Kenny : " You pray for Shawbost if you like, A' Mhinister, but I am staying right here in Dalmore"Mac Collie : " Many in our flock have taken the "curam" at these meetings. They have been collapsing in raptures - even Gilleasbuig the golden eagle. Fred : " A' widnae like to be anywhere near the Big Man when he collapsed. I remember a few years ago in the Kelvin Hall in Glasgow when the American evangelist, Uilleam Greumach, was calling on thousands to come forward to be saved. I made to join the throng of howling animals, when my brother grabbed me by the tail and said. "Sit doon, Fred. If you join that lot, there will be no more raids on the Lucky Midgies, doon the Double Dykes." I could never fault my brother's advice ! Fancy : " I think Kenny is a Pantheist. We should respect him for that." Mr MacCollie smiled, bid farewell and left.
Ordaighean Siabost were a great success. The Reverend MacCraw, Macraw Mor, was on his home turf' and his preaching was as powerful as anyone can remember. When he spoke to the book of Isaiah, the very rafters shook. Here at the communions, there had been powerful sermonising, intelligent discourse on doctrine and the articles of faith, and very many conversions. The greatest of these was surely that of the big eagle from Beinn Bhragair. The example of his faith would be carried higher and further than ever before. The buses left for Doune and other villages, and the peppermint sweets were being handed around with abandon.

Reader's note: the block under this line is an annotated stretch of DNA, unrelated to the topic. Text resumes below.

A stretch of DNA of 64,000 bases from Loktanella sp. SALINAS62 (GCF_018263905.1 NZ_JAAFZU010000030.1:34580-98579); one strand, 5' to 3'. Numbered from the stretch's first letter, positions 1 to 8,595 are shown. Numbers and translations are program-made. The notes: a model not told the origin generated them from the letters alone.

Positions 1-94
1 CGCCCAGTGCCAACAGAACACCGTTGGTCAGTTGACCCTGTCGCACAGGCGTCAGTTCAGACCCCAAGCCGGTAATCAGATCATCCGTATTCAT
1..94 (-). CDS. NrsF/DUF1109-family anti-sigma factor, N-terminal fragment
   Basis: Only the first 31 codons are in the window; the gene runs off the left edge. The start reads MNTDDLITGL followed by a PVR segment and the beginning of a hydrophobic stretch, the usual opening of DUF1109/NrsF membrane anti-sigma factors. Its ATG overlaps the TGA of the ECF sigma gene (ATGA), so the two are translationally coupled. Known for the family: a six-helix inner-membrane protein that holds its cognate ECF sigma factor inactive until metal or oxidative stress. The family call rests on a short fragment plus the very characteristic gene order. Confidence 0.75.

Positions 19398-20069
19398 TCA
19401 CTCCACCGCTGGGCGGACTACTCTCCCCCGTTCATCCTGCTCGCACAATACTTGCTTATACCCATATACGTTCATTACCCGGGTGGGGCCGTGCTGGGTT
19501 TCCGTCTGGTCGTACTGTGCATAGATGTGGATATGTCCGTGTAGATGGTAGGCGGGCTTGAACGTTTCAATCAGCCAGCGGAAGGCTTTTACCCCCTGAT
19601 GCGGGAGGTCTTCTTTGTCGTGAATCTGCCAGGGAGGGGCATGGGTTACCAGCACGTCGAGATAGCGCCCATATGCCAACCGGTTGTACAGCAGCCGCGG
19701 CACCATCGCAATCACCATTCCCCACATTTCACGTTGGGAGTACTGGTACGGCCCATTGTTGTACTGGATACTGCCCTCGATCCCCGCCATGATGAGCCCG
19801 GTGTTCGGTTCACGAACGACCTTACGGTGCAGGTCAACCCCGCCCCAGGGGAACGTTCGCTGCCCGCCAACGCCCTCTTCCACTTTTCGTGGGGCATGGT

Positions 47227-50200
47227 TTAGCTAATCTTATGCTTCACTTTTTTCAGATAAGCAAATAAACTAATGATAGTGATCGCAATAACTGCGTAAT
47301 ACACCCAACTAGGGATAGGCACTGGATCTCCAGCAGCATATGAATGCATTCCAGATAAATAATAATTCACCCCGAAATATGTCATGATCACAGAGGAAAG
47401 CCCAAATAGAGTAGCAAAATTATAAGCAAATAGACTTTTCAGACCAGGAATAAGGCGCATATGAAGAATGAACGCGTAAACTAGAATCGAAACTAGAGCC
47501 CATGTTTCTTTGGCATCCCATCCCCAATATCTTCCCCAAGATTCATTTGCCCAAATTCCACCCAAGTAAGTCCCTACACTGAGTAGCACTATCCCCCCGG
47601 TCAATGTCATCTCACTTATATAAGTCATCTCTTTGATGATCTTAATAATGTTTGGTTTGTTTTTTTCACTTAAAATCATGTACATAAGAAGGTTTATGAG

Even the Right Reverend John MacCollie deigned to take off his dog collar, before slipping into his bed, that night.
Glossary of words.
Leodhasach / person from Lewis ; Na Ordaighean / The Communions ; comanaiche / communicants ; curamach / the converted ; Eaglais nan Eoin / church of the birds ; geata iarran / the iron gate ; crub / bent down ; Mullach mor / top of the pass ; Each na Cnaimhan / "the Bones"horse ; a graidh / my dear ; Balaich 'Houdie / the Shoudie boys (brothers)
Madainn mhat a' Mhinister / Good morning, Minister ; De tha a dhith oribh / what do you want ? ; Dha riribh, a'dhaoine / indeed, people ; curam / conversion ;